A Thought for Women’s History Month: Anna Julia Cooper
Last week we spoke about Black History Month. This week is our first for Women’s History Month. The black feminist authors Gloria Hull, Patricia Scott, and Barbara Smith once observed that there was a problem of making all the blacks men and all the women white. Well, many blacks are women, and many women are also black. And I would like to mention one, who was not only the original source of Hull, Scott, and Smith’s formulation but also a source of inspiration to many women and men such as me throughout our career: Anna Julia Cooper.
Cooper was born into slavery in Raleigh, North Carolina, on 10 August 1858 and died on 27 February 1964, several months after the Civil Rights March on Washington, and in the year of the famous Civil Rights Act. She studied at the St. Augustine Normal School and Collegiate Institute, now St. Augustine University, in Raleigh on a scholarship from the age of ten.
A precocious student, Cooper taught mathematics and other subjects there, and she subsequently achieved her B.A. and M.A. degrees at Oberlin College. She then taught at the famous M. Street High School, Paul Laurence Dunbar, in Washington, DC, where her students were African Americans and Native Americans whom she prepared in the liberal arts for pursuit in higher education in the most competitive colleges and universities across the country. She achieved her doctorate, while working as a full-time administrator and teacher, through writing a dissertation at the Sorbonne in Paris on the Haitian Revolution.
Dr. Cooper’s achievements are too numerous for this short segment. She was at the first Pan-African Congress meeting in London, along with W.E.B. Du Bois and many others in 1900; she stood up, at great expense and abuse, against Booker T. Washington’s Tuskegee Machine; and was an unflinching defender of women’s rights and without question one of the great feminist theorists of the late 19th century and early 20th century.
I have written about her contributions to philosophy in my book An Introduction to Africana Philosophy (Cambridge UP, 2008). I want here to encourage listeners of this program [and readers of this blog] to learn more about her in the many websites, articles, and books engaging her thought. Here is a short list with which to begin:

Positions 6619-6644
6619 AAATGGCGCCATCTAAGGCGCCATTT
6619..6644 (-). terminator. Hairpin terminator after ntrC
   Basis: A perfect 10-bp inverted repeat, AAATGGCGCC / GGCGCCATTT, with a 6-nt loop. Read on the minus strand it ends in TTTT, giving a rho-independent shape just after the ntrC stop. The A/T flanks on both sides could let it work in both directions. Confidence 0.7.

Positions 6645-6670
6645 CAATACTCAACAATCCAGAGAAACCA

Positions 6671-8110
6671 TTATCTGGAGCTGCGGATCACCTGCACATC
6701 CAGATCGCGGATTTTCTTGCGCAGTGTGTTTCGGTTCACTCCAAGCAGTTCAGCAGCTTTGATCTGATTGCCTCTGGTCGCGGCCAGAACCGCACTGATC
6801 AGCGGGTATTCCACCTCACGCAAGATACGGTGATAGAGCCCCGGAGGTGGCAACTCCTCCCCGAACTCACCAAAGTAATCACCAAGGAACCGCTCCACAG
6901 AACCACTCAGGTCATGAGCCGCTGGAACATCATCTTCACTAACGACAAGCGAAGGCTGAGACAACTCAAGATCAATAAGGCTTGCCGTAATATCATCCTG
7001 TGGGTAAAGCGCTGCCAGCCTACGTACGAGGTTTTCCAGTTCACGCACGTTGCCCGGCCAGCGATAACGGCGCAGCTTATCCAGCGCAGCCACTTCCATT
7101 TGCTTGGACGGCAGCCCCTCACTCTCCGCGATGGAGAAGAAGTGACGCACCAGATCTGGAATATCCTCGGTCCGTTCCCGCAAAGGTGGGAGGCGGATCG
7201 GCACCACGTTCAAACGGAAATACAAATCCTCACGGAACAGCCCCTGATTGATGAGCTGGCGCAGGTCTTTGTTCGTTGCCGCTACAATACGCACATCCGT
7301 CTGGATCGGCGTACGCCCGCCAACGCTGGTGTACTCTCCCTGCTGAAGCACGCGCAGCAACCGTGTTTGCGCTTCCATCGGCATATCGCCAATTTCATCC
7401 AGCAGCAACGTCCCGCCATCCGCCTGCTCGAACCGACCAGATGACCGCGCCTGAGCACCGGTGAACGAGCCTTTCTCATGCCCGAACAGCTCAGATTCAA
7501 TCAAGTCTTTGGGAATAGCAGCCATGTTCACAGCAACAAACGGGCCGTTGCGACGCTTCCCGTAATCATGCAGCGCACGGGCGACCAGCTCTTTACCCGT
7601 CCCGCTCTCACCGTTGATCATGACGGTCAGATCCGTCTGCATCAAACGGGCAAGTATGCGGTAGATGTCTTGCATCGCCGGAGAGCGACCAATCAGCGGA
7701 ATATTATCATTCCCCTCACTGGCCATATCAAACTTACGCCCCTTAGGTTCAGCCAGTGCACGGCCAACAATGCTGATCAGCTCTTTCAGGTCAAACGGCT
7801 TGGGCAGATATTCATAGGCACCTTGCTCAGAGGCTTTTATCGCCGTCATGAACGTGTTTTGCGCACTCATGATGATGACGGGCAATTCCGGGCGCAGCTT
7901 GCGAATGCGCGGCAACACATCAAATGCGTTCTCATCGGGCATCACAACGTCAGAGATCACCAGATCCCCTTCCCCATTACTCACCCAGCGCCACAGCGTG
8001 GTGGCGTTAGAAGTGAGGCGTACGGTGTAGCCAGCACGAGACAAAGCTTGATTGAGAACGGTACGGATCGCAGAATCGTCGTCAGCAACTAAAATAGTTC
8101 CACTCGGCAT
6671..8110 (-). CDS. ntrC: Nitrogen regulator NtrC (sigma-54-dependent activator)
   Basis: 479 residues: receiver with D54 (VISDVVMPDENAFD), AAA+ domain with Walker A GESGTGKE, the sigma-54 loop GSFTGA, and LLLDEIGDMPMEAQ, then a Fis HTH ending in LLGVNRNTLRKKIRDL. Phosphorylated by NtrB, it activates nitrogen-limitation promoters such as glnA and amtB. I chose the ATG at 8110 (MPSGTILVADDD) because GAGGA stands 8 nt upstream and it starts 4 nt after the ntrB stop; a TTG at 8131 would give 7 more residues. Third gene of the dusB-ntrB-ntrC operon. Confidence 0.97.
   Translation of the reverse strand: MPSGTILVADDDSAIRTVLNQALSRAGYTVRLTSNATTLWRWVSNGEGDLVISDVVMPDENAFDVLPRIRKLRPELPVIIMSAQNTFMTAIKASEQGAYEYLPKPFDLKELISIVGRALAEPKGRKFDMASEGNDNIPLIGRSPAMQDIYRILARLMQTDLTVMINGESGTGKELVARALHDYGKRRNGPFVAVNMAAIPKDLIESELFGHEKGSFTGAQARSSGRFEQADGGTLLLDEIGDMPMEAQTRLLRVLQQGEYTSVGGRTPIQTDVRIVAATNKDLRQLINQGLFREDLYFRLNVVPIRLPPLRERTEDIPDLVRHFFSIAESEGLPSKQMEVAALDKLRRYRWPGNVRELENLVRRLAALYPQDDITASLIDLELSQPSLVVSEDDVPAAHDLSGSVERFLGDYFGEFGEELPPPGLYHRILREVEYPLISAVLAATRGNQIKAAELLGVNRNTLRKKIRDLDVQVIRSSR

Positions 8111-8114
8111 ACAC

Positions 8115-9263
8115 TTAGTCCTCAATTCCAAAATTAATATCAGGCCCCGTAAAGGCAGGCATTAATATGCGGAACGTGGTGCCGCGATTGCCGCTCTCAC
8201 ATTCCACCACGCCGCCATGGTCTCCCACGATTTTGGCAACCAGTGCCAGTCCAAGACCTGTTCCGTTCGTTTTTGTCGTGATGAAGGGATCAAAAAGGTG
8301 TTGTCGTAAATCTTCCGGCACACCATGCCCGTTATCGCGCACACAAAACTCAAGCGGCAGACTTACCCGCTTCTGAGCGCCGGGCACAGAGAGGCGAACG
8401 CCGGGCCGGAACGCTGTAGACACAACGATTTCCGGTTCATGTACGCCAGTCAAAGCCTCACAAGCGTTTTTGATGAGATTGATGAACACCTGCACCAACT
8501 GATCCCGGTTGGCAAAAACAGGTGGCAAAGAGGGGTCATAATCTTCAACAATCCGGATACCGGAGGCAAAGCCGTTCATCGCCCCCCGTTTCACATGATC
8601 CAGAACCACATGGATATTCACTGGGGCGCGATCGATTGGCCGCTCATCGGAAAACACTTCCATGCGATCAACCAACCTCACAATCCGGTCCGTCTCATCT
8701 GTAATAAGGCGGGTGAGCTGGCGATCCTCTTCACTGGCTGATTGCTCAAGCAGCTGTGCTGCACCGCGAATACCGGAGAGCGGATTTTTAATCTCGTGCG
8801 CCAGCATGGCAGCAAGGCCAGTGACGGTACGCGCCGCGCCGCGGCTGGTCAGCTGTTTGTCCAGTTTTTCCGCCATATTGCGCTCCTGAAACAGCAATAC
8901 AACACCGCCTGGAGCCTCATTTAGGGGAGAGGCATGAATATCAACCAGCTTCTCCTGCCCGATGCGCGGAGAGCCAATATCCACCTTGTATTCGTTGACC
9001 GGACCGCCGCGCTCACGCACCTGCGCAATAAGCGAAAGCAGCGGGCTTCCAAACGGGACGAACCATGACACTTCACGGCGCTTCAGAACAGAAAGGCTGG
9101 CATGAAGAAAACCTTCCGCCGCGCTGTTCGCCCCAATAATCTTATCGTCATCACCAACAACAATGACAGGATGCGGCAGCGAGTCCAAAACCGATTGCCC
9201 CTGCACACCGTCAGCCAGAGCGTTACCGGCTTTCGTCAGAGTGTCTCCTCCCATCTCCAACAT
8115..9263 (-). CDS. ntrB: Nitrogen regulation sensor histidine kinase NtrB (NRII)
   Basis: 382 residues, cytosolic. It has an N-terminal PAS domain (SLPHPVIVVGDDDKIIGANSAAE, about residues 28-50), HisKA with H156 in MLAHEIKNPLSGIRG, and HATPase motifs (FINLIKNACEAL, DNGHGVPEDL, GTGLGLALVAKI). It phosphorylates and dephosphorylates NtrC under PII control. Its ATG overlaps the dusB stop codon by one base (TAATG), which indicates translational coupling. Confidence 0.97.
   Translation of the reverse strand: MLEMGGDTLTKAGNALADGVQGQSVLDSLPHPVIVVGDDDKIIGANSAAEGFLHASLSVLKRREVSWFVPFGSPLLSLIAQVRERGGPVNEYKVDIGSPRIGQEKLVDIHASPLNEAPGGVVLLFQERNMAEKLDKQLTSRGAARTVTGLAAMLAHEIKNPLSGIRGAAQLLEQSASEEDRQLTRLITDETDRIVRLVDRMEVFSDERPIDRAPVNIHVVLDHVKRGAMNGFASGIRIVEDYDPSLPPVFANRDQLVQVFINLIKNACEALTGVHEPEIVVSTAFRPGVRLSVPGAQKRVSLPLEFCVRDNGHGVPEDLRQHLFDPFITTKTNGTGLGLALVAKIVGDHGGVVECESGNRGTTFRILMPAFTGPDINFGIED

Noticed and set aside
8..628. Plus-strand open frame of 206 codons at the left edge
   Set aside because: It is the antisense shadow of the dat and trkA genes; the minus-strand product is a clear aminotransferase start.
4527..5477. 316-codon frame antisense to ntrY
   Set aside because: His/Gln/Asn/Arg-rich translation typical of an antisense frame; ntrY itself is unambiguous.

Some works by Cooper:
Cooper, Anna Julia. 1988. A Voice From The South, Oxford: Oxford University Press.
——–. 1998. The Voice of Anna Julia Cooper, Including “A Voice From the South” and Other Important Essays, Papers and Letters, edited by Charles Lemert and Esme Bhan. Lanham, MD: Rowman and Littlefield Publishers Inc.
——–. 2006. Slavery and the French and Haitian Revolutionists: L’Attitude de La France a L’Egard de L’esclavage Pendant La Revolution, trans. and ed. by Frances Richardson Keller. Lanham, MD: Rowman & Littlefield.
And on Cooper, see, for example:
The Anna Julia Cooper Project on Gender, Race, and Politics in the South
Biographies of Women in Mathematics
Vivian May. 2007. Anna Julia Cooper, Visionary Black Feminist: A Critical Introduction. New York: Routledge.
So I close with a reflection from “What Are We Worth?,” one of the chapters from her famous book, A Voice from the South (Xenia, Ohio: The Aldine Printing House, 1892), where Cooper asks us all to consider whether we have given the world more than was invested in us.
Dr. Cooper gave so much more than was invested in her, as was the case of so many black women before her and many others who succeeded her. We have all benefited, however, from her giving so much and perhaps we could all learn from her what it means always to consider each day giving if but a little bit more.
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(Tags: Black, African, Academics)